Ariad Pharma Short Seller Explains Why Takeover Rumor Is Bunk
"A takeover of Ariad by any Big Pharma would be career suicide for the business development guy proposing such a deal," this investor told me. He's not allowed to be quoted by name, per his fund's compliance rules.
Why is the Ariad takeover speculation bunk? Because both of the Ariad drugs a potential suitor would be conceivably paying a premium for -- the chronic myeloid leukemia drug Iclusig and the ALK-inhibitor AP26113 -- are facing significant competition from drugs in Novartis' (NVS - Get Report) pipeline, he says.
Whatever value Iclusig and AP26113 have today stands a good chance of being erased if Novartis' drug development strategy pans out -- a risk not likely to be lost on Lilly or anyone else remotely considering an expensive Ariad acquisition.
Here's his Ariad short thesis summarized:
Novartis is developing a third-generation BCR-ABL inhibitor known as ABL001 which works synergistically with Gleevec or Tasigna, the company's currently approved CML drugs. Novartis highlighted some preclinical data on ABL001 at an R&D event in November. Here's the slide:
If the combination of ABL001 and Tasignia prevents the emergence of resistance -- and can do so with a relatively clean safety profile -- there will be no room for Ariad's Iclusig, which is only approved right now for CML patients with the T315i mutation.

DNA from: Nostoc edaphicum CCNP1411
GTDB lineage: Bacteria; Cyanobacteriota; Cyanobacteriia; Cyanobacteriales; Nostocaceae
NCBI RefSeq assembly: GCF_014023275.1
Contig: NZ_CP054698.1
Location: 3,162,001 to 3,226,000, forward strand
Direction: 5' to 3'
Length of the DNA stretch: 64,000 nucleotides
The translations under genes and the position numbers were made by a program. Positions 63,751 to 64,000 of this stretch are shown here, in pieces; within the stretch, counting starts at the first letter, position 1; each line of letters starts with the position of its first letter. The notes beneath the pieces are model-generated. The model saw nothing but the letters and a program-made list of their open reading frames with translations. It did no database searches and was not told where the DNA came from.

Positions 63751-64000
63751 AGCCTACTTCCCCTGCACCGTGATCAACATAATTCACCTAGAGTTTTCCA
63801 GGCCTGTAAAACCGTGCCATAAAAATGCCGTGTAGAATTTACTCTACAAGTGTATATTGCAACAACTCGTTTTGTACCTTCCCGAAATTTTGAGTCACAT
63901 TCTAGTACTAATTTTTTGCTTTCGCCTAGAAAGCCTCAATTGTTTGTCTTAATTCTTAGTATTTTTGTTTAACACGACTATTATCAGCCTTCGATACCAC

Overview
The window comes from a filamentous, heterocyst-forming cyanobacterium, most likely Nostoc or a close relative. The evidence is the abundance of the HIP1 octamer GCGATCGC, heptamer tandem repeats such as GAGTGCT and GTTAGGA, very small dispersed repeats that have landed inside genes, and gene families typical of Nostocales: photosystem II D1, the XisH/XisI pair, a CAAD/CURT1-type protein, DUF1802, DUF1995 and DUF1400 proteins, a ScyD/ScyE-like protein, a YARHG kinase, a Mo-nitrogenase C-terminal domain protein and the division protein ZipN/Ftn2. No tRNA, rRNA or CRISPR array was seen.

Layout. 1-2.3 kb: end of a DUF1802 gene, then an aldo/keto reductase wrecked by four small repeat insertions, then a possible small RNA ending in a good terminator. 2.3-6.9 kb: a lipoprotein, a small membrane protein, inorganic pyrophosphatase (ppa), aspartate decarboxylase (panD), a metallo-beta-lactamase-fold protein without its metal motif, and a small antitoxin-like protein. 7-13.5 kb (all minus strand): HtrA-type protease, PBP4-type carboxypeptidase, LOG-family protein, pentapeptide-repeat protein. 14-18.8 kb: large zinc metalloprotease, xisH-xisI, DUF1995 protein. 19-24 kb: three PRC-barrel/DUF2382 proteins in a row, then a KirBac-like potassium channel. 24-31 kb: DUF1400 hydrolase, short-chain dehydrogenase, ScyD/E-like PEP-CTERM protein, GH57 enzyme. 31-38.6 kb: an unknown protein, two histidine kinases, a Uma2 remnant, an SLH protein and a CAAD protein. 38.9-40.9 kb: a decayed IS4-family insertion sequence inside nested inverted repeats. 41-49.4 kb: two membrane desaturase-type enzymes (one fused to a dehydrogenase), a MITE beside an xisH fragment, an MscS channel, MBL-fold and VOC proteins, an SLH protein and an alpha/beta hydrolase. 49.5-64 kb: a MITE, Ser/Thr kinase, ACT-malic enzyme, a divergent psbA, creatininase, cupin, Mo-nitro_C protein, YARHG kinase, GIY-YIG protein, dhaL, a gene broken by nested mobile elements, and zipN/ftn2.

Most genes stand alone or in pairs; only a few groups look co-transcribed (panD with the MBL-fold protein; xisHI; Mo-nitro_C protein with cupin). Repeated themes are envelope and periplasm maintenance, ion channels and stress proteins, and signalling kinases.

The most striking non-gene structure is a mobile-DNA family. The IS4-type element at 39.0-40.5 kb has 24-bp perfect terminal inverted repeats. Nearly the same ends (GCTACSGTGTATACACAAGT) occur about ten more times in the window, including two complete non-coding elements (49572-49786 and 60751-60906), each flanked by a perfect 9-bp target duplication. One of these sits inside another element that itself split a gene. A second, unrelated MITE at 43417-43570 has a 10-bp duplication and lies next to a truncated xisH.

Novartis is beginning human clinical trials of ABL001 in the first half of the year.
Ariad's AP26113 faces a similar competitive threat from Novartis' own ALK inhibitor LDK378, which is already in phase III lung cancer studies, including patients no longer responsive to Pfizer's (PFE) original ALK inhibitor Xalkori. If LDK378 succeeds and is granted approval, Ariad's AP26113 isn't left with much room to maneuver in what is a relatively small commercial opportunity to begin with.
Here's a slide from the same Novartis R&D day noting the pivotal studies of LDK378 in progress:
By the way, FDA granted Breakthrough Therapy designation to LDK378 last year. Ariad applied for same with AP26113 but was turned down.
For these fundamental reasons, the chances Lilly or any other Big Pharma would pay a significant premium to acquire Ariad is very low, and therefore, the recent run in the value of the stock is unjustified and will disappear once the market realizes that no deal is forthcoming, this investor believes.
-- Reported by Adam Feuerstein in Boston. Follow Adam Feuerstein on Twitter.